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Jesús Garza: Energy self-sufficiency and the blackout

Jesus GarzaJesús Garza Source: Courtesy

This week a large part of the country, especially the north, suffered significant disruptions in the generation and distribution of electric power. The president’s response was blunt in one of the mornings, arguing that what happened is the result of the lack of self-sufficiency in power generation. It also argued that there was no current plan to extract gas in Mexico. He ended up justifying the construction of the new refinery as a result of these problems.

The previous administration had a five-year plan (2015 to 2019) for tenders for around 128 hydrocarbon exploration and extraction blocks that included areas rich in natural gas (in the states of Coahuila, Nuevo León and Tamaulipas). The current government suspended these tenders and canceled public-private partnerships with Pemex.

In addition, in the zero round of the previous energy reform, several blocks were assigned to Pemex with high certainty of exploitation, many of which were gas, which were also canceled by the current government. For the energy security gas storage is required.

In Mexico, gas storage is two days compared to 25 in China, 65 in the United States, 100 in Germany and 151 in the Netherlands. In other words, the key to energy security is the storage and not necessarily production.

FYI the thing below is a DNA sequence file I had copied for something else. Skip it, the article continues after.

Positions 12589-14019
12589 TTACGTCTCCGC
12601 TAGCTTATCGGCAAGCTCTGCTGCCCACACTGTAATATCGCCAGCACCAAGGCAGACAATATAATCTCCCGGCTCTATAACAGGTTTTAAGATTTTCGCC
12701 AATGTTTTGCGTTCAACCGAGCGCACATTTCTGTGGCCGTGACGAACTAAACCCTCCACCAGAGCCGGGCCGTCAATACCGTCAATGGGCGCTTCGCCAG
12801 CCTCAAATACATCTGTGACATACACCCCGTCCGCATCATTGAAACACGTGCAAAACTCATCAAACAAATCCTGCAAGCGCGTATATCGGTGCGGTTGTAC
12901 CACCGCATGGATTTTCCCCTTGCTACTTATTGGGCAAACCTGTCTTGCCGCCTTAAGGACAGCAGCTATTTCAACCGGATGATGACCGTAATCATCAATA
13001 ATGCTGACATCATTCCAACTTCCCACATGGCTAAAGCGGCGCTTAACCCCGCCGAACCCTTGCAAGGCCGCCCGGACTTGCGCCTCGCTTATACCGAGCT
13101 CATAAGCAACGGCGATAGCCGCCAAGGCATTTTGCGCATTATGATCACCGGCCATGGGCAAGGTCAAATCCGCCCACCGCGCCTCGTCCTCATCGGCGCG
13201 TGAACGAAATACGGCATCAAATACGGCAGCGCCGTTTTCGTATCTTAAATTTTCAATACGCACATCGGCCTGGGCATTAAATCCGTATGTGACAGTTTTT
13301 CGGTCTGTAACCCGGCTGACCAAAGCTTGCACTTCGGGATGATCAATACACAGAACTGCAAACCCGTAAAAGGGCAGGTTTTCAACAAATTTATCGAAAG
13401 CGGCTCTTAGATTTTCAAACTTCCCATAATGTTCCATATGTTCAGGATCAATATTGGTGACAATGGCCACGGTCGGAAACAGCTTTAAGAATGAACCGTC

The federal government did have an action plan, but decided to eliminate it. On the other hand, while much of the recent problem stems from Texas’ natural gas supply, there are many alternatives to supplant these energy supplies. For example, investment in renewable energy.

Unfortunately, these energies do not fall within the government’s investment priorities. In addition, the recent energy reform counter limits private sector investment in all energy sectors to give the state more market power. All national and international business associations have shown their concern in this regard.

The concentration of power generation is not only detrimental to production but also to prices to the final consumer. Without competition there will be higher production costs which will drive up energy prices. All of the above is very harmful to the national industry because of the loss of competitiveness by higher production costs and by the disruption in the production of goods and services. In addition, it reduces the disposable income of families that allocate more resources to pay higher electricity rates.

Thus, the lack of competition in the energy sector is claiming its first victims. Let us expect downward revisions in the country’s potential growth rate due to lower investment inflows into the energy sector coupled with a loss of competitiveness in the industry due to higher energy costs. Oh, and let’s get used to blackouts.

The author is CEO of GAMMA Financial Solutions and professor of Economics and Finance at EGADE Business School. He has a Ph.D. in Finance and an MA in Financial Economics, both from the University of Essex in the UK. He was the chief economist for Mexico at Itau BBA, deputy general director of International Financial Organizations at SHCP and researcher at Banco de México. He is the author of the book: Competition and Efficiency in the Mexican Banking industry.

This is an opinion column. The expressions used here are the sole responsibility of the person signing them and do not necessarily reflect the editorial position of El Financiero.